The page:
My alma mater, The School of Oriental and African Studies (Soas), enjoys a reputation disproportionate to its size. With fewer than 7,000 students, it is dwarfed by other the colleges of the University of London. Nevertheless, I find that any mention of where I studied tends to raise eyebrows: 'oh I’ve heard a lot of stories about Soas' a bank advisor told me recently. I replied that the stories were probably true. When it comes to Soas, they usually are.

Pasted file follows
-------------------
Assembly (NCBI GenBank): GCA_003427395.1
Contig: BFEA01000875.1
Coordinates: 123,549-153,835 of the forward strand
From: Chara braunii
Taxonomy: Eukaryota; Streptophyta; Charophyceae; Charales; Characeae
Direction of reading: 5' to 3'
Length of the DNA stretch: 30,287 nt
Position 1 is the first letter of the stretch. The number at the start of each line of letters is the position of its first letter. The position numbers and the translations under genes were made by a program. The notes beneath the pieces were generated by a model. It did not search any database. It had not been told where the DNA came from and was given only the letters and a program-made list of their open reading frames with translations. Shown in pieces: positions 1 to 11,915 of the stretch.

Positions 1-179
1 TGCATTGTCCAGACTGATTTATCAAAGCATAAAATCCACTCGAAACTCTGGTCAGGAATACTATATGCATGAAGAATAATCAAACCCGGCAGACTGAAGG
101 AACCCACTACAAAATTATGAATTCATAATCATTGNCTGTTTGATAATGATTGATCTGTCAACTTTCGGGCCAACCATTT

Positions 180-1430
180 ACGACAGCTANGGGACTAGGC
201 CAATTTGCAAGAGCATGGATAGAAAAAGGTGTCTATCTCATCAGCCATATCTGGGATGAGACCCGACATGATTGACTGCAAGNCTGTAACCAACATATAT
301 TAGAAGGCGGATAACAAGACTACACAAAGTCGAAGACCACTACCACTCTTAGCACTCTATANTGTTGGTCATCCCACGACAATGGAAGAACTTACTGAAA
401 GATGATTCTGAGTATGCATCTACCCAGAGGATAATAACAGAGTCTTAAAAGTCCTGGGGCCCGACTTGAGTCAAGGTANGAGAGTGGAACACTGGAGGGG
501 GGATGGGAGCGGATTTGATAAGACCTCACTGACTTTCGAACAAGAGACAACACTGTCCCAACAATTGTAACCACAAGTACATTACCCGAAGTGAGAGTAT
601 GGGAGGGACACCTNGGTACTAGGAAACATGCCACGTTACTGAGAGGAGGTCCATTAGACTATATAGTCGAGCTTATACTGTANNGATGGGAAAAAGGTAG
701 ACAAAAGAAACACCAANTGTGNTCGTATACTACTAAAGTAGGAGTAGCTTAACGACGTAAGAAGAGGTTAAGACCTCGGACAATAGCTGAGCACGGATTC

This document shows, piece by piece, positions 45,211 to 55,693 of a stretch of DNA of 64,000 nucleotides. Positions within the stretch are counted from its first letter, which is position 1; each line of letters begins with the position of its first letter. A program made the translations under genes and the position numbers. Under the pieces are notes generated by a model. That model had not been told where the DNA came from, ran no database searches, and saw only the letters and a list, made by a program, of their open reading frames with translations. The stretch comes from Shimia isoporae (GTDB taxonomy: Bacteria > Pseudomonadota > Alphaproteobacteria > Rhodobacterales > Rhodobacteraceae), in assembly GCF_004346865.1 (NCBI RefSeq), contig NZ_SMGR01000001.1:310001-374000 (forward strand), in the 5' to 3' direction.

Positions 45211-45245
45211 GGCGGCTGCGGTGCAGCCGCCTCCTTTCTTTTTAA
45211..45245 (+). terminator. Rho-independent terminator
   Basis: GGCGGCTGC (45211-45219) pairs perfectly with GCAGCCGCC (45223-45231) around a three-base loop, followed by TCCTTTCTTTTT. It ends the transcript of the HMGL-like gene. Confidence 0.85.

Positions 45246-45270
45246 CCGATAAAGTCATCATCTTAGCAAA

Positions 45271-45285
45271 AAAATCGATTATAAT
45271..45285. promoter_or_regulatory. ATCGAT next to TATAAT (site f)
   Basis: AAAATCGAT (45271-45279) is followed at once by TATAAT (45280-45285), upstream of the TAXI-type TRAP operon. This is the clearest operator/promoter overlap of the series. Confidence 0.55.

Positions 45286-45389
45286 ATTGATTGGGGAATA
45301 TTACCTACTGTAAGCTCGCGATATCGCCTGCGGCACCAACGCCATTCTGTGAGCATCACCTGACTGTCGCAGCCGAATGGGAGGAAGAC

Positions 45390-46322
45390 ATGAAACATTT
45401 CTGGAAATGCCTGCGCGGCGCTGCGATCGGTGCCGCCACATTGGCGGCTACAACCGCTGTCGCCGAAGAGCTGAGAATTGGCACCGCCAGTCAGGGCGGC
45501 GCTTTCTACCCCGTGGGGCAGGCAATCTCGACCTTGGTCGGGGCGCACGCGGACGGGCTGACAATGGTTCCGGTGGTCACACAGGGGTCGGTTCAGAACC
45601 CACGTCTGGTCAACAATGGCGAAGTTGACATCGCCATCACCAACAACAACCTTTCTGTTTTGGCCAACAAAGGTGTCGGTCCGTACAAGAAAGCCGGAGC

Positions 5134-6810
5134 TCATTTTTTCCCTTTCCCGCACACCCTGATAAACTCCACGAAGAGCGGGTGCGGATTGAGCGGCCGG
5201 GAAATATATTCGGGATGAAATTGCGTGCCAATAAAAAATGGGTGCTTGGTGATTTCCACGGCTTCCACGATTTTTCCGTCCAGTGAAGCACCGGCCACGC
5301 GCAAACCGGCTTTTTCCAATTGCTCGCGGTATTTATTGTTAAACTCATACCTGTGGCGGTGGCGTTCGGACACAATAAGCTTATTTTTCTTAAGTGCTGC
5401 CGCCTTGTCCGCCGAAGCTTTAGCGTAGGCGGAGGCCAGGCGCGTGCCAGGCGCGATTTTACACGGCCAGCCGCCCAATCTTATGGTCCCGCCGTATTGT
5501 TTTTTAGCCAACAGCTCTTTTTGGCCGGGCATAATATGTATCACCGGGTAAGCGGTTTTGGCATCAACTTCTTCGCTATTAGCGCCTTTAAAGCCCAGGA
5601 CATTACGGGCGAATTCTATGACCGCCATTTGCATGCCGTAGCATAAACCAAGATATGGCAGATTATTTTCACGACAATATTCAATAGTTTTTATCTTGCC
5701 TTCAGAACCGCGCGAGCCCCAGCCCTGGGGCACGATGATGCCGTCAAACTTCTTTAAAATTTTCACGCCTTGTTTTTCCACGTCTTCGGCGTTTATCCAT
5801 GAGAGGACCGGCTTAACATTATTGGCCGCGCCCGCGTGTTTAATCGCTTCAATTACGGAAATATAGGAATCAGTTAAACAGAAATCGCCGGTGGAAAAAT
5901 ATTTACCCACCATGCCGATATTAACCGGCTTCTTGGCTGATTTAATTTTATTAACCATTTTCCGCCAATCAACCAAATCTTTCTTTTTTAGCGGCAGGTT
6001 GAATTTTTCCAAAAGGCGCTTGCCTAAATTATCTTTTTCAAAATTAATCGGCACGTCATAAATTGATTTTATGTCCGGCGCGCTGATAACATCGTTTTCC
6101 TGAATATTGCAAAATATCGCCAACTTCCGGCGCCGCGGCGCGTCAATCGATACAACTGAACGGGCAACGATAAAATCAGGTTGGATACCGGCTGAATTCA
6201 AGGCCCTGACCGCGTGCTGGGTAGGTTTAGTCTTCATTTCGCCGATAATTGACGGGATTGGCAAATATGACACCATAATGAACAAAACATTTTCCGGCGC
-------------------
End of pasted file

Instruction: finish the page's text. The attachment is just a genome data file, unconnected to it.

The university has come a long way since its founding in 1916. Its original function was as a finishing school for colonial officers, described by Lord Curzon as part of the 'furniture of empire'. It specialised then, just as it does now, in the culture and languages of Africa and Asia, with a particular emphasis on anthropology, my own discipline.